Monday, September 19, 2011

Feeling fat and sassy

The theme of today's entry is laminated doughs. For that you have a Mr. U. Hockey to thank. On his blog Endo Edibles, which sounds like it might be about cooking with marijuana but is actually about eating Michelin-starred cuisine and celery, he claimed that a butter pecan croissant from Knead Patisserie at 24th and Folsom was superior to all other food that he consumed on his most recent visit to the Bay Area, including several $150 ten-course tasting menus. Well, I thought $4 might be a little pricey for a croissant, but put in those terms it sounds like a real bargain.

So Jeff and I decided to go on a walk yesterday morning to investigate. It's autumn in San Francisco, which means that things are getting warmer, the fog is burning off earlier, the sky is bluer, and it's so clear at night that you can see three or four stars. What could be better than munching on a croissant sitting on the curb in a parking spot in front of House of Brakes? After all, Friday was official munching on things in parking spaces day.

Well, munching on a chocolate croissant from Knead anywhere on Earth is a good thing; the parking spot in front of House of Brakes is not ideal for this task but serviceable. Shatteringly crisp is the de rigueur foodie stock phrase for croissants like this. Also: creamy, flaky, caramelized. So much going on in there that was so apart from any croissant that I have ever seen and known. A cheese roll, morning bun, and a hazelnut scone rounded out our breakfast--hey, we walked two miles each way--and of these, only the scone was an imperfect specimen. The other three were among the best I've ever had. I'd call that a bargain.

At some point in blogger school--actually it's blogger camp--somebody told me that if you are going to post pictures on your blog, only post pictures that are good, because then everyone will assume that all the pictures you take are good, and, in fact, everything you do in your life looks exactly like the ridiculously good-looking pictures of it that you post on your blog. So here, maybe you assume that I made this outstanding peach pie that held together perfectly when I took it out of the oven. Well, of course it did--I used the old pie filling trick from Ad Hoc At Home. You make the filling by taking seven cups of stonefruit, pureeing two of those and cooking them down with some cornstarch, and then tossing them with the other five. That sounds like something Thomas Keller would have you do in order to make a pie, doesn't it? Oh, don't forget to peel the peaches, one-by-one so they don't oxidize.

In fact, this is what the first slice of that pie looked like. Well, both slices ended up tasting absolutely delicious--the filling not too sweet, spiked with a little rosemary, thyme, and vanilla. The crust tasted like rye and beer (how bad can that be?) and also benefited from Pim's pie crust technique, which is basically to take the dough out of the fridge after 30 minutes and roll it out like it's a laminated dough. She also has something about a bench scraper and assembling the dough with the palm of your hand, but I cheated and used a food processor because I already know how to do that and it takes forty-five seconds. I think most of the trick is in the rolling, anyway. The dough indeed turned out doubleplusflaky and rolled out more easily than any pie crust I've ever tried before. Very nice, Pim; sorry that I didn't use a bench scraper or try to spell your last name.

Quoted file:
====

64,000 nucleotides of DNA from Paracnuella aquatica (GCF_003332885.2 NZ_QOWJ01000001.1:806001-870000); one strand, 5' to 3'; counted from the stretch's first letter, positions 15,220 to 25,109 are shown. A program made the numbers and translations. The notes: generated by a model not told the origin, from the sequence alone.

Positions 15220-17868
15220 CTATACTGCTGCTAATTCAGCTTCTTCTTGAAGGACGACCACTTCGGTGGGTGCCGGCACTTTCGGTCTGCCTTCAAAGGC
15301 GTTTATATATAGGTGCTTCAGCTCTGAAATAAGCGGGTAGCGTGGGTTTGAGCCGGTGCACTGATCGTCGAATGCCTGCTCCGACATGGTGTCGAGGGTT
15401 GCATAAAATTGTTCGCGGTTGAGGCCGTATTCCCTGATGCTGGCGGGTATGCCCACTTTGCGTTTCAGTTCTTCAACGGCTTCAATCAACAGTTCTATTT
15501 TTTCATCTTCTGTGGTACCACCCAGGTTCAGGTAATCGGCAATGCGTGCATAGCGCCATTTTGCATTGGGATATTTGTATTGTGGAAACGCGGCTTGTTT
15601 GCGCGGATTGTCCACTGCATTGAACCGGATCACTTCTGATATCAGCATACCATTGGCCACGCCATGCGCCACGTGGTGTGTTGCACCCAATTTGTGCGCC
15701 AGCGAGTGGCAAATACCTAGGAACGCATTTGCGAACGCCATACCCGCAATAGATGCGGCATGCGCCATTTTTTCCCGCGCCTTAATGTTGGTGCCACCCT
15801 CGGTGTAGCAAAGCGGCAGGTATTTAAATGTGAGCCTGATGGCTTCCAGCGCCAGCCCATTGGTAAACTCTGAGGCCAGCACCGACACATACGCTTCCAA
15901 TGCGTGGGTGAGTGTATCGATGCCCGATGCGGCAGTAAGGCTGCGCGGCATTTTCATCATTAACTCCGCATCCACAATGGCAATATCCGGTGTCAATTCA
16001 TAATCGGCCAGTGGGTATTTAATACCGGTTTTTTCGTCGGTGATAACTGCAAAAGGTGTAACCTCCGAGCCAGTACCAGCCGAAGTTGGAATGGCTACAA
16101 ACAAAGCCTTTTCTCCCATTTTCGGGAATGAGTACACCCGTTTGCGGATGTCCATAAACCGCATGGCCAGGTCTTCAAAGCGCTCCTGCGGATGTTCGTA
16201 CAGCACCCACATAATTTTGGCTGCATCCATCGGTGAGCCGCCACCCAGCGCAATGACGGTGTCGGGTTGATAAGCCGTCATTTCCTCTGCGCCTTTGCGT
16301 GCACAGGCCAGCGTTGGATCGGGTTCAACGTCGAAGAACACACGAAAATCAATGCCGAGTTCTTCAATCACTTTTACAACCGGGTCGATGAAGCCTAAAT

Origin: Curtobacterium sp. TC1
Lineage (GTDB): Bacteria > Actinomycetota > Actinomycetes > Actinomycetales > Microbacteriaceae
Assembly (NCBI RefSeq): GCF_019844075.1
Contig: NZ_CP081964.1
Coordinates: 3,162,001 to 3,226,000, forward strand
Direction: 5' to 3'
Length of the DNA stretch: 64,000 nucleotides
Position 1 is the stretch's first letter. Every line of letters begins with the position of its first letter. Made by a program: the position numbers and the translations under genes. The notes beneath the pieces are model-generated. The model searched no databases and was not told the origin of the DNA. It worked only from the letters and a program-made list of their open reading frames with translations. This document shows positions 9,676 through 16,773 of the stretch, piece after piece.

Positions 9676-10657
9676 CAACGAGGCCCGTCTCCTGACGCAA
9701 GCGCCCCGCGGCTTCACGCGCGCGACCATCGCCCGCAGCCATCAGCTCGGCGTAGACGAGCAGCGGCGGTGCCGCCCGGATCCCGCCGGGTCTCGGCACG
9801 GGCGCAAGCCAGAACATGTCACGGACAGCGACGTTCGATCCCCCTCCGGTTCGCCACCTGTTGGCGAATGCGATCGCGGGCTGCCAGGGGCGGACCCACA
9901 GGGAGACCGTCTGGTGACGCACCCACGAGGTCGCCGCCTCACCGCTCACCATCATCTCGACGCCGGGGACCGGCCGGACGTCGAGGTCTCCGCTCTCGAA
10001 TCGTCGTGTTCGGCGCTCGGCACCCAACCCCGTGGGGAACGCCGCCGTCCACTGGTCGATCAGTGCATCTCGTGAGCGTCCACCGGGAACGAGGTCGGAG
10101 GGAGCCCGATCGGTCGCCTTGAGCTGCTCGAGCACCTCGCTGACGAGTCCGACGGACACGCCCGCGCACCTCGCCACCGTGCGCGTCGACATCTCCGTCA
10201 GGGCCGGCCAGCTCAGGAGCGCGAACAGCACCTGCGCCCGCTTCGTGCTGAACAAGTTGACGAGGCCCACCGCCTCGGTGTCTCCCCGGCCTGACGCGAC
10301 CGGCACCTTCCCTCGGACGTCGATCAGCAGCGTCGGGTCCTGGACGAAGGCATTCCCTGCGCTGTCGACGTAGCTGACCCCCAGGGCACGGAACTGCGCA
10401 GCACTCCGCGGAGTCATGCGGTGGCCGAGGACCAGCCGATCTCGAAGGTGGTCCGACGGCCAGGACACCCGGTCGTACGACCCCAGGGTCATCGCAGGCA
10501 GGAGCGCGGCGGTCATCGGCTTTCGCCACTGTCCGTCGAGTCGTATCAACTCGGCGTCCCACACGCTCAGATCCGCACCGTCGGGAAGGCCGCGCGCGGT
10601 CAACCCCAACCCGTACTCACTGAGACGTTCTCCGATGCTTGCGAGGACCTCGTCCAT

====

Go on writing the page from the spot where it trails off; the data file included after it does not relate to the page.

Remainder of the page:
Then yesterday morning I did perhaps the ultimate Bay Area thing. Are you ready? I took my bike [1] on public transit [2] to attend a pop-up [3] food cart [4] brunch [5] in a warehouse [6] owned by James Franco's kombucha-brewing older brother [7-10]. Whew. Grilled Cheez Guy, whom I met at a birthday party a few months ago, was hosting a Behind the Cart brunch bingo thing-o in Berkeley, and once we'd heard about it, Jeff and I just couldn't pass up the chance to attend. Apparently he's been doing this for a while. This was the first one I'd attended, and I have to say that I would do business again. It was inspiring to see all these people with food carts so passionate about whatever little thing they were doing--hangover remedy tortas, tea sandwiches, 60-degree poached eggs, mochi, herbal teas--their devotion to all these esoteric but delicious pursuits reminded me of that story about the unlikely monk who juggles at the statue of the Virgin Mary but does it so beautifully that it makes her cry. Oh, spoiler alert.

Also sufficient to make the Virgin Mary cry was the sheer volume of brunch served yesterday afternoon. Somehow I had had the impression that each cart would be serving, say, a bite or two of brunch, and that all of these bites would assemble together into Brunch Megazord over the course of the afternoon. NOPE! With the understandable exception of Blank Tea and of the aforementioned kombucha, each of the nine carts basically served as much food as I would have on a typical Sunday morning, and then also had leftovers. So just take a look at that plum galette up above (neither grilled nor cheesy, but still excellent), and imagine eating it eight times, two or three of them wrapped in bacon.

The two completely unrelated morals of this entry are (1) laminated doughs are really great and (2) I think I need to start running again.


Recipe roundup...

The pie was inspired by a nice berry pie from 101 Cookbooks. I really dug Heidi's idea of putting beer in the crust and adding some herbs to the juicy fruit. I made the crust using a method popularized by Chez Pim. I made the filling by adapting Thomas Keller's recipe for cherry pie from Ad Hoc At Home; that recipe is paraphrased here but you should really just buy the book yourself.

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